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Scott G. Winterton, Deseret News
Milliner Sharon King, left, and Holly Cole work on hats for the upcoming "My Fair Lady." King also did the hats for the movie "Titanic."

If you do an Internet search for "Ascot hats," you'll get 831,000 matches. And out of that, if you click on "images," your screen will be filled with pictures of fabulous hats — more than 61,000 of them.

Then there are the hats inspired by the Ascot scene in "My Fair Lady," the musical theater staple by Lerner and Loewe. The Ascot hats are so iconic that Pioneer Theatre Company brought in a milliner to make the hats for the musical, which opens the 2008-09 season on Friday.

"I marveled I could get a college degree doing something I'd done my whole life," said milliner Sharon King, who, after years of making doll clothes, studied costume design in college. "We had a whole semester of millinery, which is really unusual. I didn't know at the time how good a program I was in."

With the encouragement of her teachers, King pursued millinery — the business of ... hats.

Thirty years later, King has kept herself very busy, "It's definitely a full-time job ... and I'm always doing things I've never done before."

"You'll always have work," King adds. "I'm in the Motion Picture Union and if you look at the list of costumers, there are thousands of them and only about four or five milliners."

King's work spans from stage to screen, working — most notably — on "Titanic." "It was very intense, and so exciting," King said, mentioning numerous times what an honor it was to be working "with so many authentic pieces."

And there were some added perks. While fitting a red beret worn by a young girl in the movie, "I had to open the side band. Inside that hat band was what they did at the time — they used folded-up newspaper. And lo and behold, I unfolded it and it was a millinery ad from 1886. That was really a treasure."

The Ascot hats in "My Fair Lady" are from an era similar to "Titanic." "They were typically very large hats anyway, and they went over the top for this production," King said. "They're huge, large-scale eye-catching. On the edge of curious and kind of ridiculous but amazing. That's why it's very fun, it's very whimsical."

And the actors agree. "They're amazing!" said Elizabeth Stanley, who is playing the lead role, Eliza Doolittle. "I had mine on for the first time the other night. It makes you feel completely transformed, which seems like a lot to say for one article of clothing."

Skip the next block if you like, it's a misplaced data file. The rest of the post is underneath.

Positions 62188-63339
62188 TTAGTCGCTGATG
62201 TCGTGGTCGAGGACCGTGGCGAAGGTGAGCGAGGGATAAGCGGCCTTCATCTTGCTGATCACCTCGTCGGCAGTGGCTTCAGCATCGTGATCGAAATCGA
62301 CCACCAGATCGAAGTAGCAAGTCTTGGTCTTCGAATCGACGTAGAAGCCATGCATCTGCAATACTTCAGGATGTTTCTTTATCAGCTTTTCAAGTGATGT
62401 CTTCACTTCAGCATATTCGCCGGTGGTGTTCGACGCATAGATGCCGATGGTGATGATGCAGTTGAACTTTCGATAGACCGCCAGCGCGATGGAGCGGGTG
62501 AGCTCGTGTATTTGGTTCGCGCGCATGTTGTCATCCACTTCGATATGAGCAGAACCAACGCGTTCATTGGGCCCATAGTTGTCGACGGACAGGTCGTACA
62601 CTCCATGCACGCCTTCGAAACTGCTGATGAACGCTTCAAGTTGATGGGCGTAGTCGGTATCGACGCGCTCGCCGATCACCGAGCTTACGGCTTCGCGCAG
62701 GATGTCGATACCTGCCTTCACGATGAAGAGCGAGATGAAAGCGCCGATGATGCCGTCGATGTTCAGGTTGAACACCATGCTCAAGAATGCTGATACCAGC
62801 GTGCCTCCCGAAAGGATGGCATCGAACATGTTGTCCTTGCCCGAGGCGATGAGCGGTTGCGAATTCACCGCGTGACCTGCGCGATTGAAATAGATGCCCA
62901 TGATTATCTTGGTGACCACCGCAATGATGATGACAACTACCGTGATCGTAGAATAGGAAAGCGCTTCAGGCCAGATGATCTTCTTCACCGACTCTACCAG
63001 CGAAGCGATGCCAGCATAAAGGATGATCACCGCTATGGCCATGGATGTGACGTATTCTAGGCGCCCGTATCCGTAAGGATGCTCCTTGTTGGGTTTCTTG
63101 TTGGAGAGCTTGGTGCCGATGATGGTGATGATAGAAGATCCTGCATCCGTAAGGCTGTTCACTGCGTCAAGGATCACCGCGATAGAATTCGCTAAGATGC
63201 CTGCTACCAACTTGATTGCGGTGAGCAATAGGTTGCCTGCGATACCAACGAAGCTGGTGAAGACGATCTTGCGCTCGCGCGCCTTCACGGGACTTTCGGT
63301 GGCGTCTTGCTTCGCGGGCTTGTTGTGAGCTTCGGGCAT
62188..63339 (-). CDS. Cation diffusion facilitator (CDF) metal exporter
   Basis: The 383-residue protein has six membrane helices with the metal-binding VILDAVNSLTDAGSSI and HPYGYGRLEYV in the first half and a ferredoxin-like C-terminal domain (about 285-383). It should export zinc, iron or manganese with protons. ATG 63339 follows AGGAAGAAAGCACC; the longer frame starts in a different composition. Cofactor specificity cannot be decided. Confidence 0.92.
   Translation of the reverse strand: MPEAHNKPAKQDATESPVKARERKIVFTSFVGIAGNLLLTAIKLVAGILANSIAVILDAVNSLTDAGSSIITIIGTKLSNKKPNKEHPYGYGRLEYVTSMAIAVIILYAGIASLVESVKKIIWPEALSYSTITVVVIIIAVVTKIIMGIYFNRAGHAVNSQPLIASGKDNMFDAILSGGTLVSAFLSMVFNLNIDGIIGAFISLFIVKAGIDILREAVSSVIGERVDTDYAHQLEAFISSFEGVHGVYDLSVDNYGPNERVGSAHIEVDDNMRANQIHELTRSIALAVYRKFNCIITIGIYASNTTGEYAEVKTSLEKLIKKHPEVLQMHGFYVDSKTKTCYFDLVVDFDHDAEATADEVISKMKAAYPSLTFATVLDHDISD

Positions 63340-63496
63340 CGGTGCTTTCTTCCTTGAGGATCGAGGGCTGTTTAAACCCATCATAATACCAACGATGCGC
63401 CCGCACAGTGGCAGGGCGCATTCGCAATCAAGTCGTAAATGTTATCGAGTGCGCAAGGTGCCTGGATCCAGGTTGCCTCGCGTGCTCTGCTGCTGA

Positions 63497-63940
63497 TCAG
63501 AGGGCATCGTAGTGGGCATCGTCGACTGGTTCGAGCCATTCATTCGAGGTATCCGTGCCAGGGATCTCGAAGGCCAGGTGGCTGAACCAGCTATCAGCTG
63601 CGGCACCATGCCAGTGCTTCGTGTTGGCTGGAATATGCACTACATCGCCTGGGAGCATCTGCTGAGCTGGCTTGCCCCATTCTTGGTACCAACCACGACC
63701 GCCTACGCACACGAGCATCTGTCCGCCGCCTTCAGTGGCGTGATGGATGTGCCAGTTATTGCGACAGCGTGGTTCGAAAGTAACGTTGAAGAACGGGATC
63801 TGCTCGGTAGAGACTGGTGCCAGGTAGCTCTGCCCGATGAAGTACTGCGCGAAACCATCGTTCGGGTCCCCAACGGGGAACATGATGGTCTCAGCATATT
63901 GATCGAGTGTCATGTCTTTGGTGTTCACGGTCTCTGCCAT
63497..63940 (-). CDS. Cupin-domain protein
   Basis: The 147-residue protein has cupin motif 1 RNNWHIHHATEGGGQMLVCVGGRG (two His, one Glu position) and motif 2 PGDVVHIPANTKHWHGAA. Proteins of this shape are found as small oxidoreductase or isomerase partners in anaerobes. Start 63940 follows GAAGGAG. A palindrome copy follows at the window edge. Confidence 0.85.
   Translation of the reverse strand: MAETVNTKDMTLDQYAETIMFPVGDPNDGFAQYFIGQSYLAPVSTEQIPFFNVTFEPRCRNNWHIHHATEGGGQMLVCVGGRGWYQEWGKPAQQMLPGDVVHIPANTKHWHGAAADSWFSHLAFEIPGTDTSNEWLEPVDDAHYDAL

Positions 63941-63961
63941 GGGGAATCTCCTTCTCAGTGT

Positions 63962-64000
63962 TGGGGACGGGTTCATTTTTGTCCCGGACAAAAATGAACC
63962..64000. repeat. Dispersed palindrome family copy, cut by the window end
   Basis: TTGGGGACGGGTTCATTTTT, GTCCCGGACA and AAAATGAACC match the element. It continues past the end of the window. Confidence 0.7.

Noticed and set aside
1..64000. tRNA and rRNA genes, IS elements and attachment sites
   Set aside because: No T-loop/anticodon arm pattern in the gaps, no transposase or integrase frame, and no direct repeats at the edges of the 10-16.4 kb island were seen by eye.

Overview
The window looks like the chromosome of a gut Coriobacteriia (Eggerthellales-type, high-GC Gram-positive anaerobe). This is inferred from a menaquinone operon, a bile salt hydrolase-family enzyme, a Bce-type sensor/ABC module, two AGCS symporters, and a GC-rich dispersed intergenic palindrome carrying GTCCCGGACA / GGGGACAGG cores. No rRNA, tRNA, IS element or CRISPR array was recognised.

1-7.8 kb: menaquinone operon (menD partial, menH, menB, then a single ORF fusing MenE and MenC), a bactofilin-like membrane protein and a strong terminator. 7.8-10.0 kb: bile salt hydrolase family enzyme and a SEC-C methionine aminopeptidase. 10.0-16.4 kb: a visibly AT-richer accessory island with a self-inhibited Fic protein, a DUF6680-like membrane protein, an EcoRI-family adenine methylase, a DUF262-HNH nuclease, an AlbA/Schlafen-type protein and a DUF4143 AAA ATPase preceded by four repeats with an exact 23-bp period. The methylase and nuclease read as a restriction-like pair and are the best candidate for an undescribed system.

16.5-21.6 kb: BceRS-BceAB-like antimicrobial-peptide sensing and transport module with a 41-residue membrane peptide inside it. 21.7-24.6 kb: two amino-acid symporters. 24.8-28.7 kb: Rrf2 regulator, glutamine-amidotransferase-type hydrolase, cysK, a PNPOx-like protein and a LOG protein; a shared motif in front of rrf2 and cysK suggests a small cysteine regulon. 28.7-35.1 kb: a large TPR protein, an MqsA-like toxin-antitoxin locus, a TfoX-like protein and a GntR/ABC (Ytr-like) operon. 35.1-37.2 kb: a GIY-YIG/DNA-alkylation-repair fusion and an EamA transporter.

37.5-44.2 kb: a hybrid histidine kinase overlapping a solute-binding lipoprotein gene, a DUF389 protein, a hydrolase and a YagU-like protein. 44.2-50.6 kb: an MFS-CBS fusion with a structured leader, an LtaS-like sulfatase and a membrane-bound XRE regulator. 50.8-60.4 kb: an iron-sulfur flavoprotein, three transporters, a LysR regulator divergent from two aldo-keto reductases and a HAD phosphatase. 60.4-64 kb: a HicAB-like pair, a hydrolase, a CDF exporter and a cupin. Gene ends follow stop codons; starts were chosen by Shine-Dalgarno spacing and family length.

PTC regulars saw Stanley in "Beauty and the Beast," as Belle. "A hat makes you taller. It makes your presence that much more grand. The way it frames your face — it accentuates your eyes, your hair.

Stanley, who starred on Broadway in "Cry Baby" and was also in the Tony Award-winning Broadway revival of "Company," has seen her fair share of costume/wig shops. "They have a great shop here. It's always a pleasure to come back because I know I'm going to be looking good."

King's process is one that takes a bit of time. With the design sketches and actor's head measurements in hand, King makes a milliner's rough draft — a version of the hat made out of cheaper materials that is then fitted to the actor's head. When King feels comfortable with the mock-up, she begins to make the hat. "Eliza's Ascot hat took eight hours to make. When I build, I focus on comfort for the actors — the actors don't need to worry about their hats. I make an effort to make them as light as possible and as secure as possible.

"I believe in the mantra that we're only as good as our tools. I'm very specific about that," King said. She travels with her own machine, which "knows what to do. It needs to go from sewing straw and leather, to something much more delicate. The rest of her kit includes spinners, special curved needles and a flexible tape measure called a sailors curve.

But she's also one who loves a good challenge. "You don't always have the perfect block (used to shape the hat) so there have been times I've blocked on my wok."

There are also design challenges. "This show has a trick with one of the hats. They have a derby, and they flip it up on to their head," said King, who has to figure out a way to weight the hat to ease the actor's handling. "The choreographer had already done some research on hat tricks with a clown. The clown suggested weighting the hat with pennies — I think I'll try them under the brim first."

King still loves her job and has also fallen into another side benefit: Making headwear for people undergoing chemotherapy, cancer or brain surgery.

"That's dealing with the human element, so I feel very privileged to be part of that. Everything else I make is for people who only exist on stage or movies, so it's very satisfying to make hats for people with those kinds of requirements."

But for now, King has spent most of the last three weeks in the basement in PTC hat shop. "I love it. I love what I do. I'm very passionate and motivated by my work. Millinery is just a gas!"

Besides King's hats, "My Fair Lady" also stars: Paul DeBoy as Professor Higgins; Jeff Brooks as Alfred Doolittle; and PTC favorite Max Robinson as Col. Pickering.

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